“We played so many young guys. Right now, we’re starting seven freshmen. … At the beginning of the year, obviously, we took a few licks here and there with the guys not used to playing at a college level, so now it’s really been good to see them develop and gel,” the coach said.

“Offensively, we’re competitive on the flanks, getting balls into the mix, scoring close to two goals a game … which is really good. … And Hunter Gosnell has really stepped up. He’s been lights out and should deserve an all-conference nod,” Mensch said.

“If we had to do anything, it’s just shore up the backs a little bit for playoffs. We get a little loose at times and try to take too many chances going forward.

“Hopefully we don’t have any nerves. With being such a young team, it’s a place where guys aren’t experienced. Hopefully, as freshmen, they just have that care-free attitude and aren’t nervous and go out and play the way we have been. That’s all we can ask for,” Mensch added.

Final NEAC regular-season standings: Penn State Abington 10-0-1, Lancaster Bible College 9-2, Keuka College 8-3, Morrisville State College 8-3, Penn College 6-4-1, SUNY Cobleskill 6-4-1, SUNY Poly 5-6, Gallaudet University 4-7, Penn State Berks 3-7-1, Wells College 3-8, Cazenovia College 2-9, College of St. Elizabeth 0-11.

Statistically speaking: Gosnell is 10th in the NEAC with 48 saves, 11th in save percentage at .706 and tied for 8th with 20 goals against. Chris McFarland, of Coatesville, is tied for 3rd with five assists.

The Penn College men finished with 72 points, coming in behind Lancaster Bible College, 44, and SUNY Poly, 50. Other teams in the field included SUNY Cobleskill, 116; Penn State Berks, 121; Keuka College, 167; Penn State Abington, 190; Morrisville State College, 210; Wells College, 261; Gallaudet University, 297; and College of St. Elizabeth, 344.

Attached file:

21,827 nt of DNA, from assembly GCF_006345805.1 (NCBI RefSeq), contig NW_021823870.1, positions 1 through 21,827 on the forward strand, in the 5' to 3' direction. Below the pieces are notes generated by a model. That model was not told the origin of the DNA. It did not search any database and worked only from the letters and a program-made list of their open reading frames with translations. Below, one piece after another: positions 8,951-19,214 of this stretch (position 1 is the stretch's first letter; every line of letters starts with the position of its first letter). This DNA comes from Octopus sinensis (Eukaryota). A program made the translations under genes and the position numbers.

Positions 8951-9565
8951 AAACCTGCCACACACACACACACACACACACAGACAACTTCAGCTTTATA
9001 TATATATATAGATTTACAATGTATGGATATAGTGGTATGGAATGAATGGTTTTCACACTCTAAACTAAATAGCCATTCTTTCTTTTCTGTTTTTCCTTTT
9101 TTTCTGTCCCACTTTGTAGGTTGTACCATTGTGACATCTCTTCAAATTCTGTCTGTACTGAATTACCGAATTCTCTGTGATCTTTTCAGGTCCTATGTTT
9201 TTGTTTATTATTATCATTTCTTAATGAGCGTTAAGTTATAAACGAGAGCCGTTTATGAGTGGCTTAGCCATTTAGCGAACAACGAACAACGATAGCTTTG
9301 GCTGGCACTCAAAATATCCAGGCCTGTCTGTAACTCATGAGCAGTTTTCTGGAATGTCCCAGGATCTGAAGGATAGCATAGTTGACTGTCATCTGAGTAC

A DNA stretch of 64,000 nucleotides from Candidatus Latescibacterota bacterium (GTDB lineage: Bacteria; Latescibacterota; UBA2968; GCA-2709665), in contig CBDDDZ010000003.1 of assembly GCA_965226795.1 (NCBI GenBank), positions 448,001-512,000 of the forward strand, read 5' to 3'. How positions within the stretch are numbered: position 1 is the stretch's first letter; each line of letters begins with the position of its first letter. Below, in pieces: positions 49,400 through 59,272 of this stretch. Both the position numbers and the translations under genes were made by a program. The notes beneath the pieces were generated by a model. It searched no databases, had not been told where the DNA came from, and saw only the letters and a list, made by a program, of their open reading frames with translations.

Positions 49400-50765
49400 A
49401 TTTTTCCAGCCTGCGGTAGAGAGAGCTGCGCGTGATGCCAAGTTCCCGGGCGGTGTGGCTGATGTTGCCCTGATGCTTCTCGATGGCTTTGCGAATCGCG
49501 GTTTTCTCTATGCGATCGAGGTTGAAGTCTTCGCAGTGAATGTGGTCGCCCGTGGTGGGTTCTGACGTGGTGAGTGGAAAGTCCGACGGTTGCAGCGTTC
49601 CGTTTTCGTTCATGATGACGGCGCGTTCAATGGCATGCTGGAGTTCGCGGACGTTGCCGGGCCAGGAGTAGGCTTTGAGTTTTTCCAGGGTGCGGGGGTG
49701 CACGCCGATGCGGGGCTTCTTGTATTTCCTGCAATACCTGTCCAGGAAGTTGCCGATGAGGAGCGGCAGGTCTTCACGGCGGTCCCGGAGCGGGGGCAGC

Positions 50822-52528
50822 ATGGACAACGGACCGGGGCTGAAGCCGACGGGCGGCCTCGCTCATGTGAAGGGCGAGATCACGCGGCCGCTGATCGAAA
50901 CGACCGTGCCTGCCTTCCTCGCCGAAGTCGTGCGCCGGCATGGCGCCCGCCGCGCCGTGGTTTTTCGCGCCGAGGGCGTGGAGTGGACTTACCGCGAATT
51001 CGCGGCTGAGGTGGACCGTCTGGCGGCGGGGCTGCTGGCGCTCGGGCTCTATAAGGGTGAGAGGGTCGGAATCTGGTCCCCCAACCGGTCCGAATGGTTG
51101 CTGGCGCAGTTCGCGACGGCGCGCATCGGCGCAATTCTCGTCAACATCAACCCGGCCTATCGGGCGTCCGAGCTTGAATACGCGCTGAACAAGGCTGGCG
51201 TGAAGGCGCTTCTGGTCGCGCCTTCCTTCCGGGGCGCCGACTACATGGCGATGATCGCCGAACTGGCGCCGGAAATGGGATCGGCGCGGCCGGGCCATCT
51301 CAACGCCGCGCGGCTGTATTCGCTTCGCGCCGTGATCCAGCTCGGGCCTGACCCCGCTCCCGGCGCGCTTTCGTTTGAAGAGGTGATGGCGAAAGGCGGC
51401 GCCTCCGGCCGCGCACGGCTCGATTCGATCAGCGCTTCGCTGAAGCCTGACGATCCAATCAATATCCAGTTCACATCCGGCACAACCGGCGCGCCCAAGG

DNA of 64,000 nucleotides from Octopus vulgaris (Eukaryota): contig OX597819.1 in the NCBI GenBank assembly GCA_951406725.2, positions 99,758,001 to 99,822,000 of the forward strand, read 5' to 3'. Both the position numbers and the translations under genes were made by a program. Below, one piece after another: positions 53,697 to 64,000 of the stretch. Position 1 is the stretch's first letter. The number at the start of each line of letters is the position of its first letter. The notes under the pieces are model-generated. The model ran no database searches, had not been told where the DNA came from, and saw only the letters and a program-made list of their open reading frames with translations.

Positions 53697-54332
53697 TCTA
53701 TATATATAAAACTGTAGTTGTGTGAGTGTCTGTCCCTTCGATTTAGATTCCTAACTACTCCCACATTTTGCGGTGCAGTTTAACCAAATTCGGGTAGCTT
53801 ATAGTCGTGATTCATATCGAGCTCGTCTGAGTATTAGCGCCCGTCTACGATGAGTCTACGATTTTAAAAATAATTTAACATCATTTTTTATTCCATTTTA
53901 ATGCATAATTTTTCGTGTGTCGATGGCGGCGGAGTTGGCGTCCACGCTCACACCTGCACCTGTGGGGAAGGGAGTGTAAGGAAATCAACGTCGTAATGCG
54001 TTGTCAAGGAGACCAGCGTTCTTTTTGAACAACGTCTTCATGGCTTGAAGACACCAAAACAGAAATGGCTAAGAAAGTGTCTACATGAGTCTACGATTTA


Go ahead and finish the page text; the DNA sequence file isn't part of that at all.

Individually for Penn College, junior Josh Velez, of Lewistown, finished fifth in 26:48.2; Thomas Runner, of Elkridge, Maryland, was seventh in 27:20.2; Matt Leiby, of Danville, was 15th in 28:04.8; Jonah Isaacson, of Muncy, was 20th in 28:31.4 (Velez and Runner each earned First-Team all-conference honors for the third year in a row while Leiby and Isaacson were named to the Third Team); Ben Ericksen, of Norwich, New York, was 25th in 28:55.8; Chris Hogan, of Halifax, was 27th in 29:03.5; and Alex Giffin, of Chambersburg, was 31st in 29:33. Abebe Abenezer, of Lancaster Bible College, took top honors in the 110-runner field with a time of 25:55.5.

The Penn College women ended with 117 points, behind SUNY Poly, 80; Cazenovia College, 80; and Keuka College, 100; and ahead of SUNY Cobleskill, 137; Wells College, 142; Morrisville State College, 150; Lancaster Bible College, 162; Penn State Berks, 197; Gallaudet University, 214; and College of St. Elizabeth, 318. The Wildcats’ finish was their best in five NEAC title meets.

Sophomore Sidney Trunzo, of Williamsport, led the Penn College women with a third-place finish in 24:28.7; while Rosey Thomas, of Port Allegany, was seventh in 25:14.6; Katie Plankenhorn, of Montoursville, was 17th in 27:30.3 (Trunzo and Thomas were First-Team all-conference honorees — Trunzo for the second year in a row— and Plankenhorn Third Team); Brittany Weiskopff, of Blossburg, was 38th in 29:26.6; and Nikki Crow, of Elizabethtown, was 58th in 32:17. SUNY Poly’s Lauren Phetteplace won the 84-runner women’s division in 24:10.6.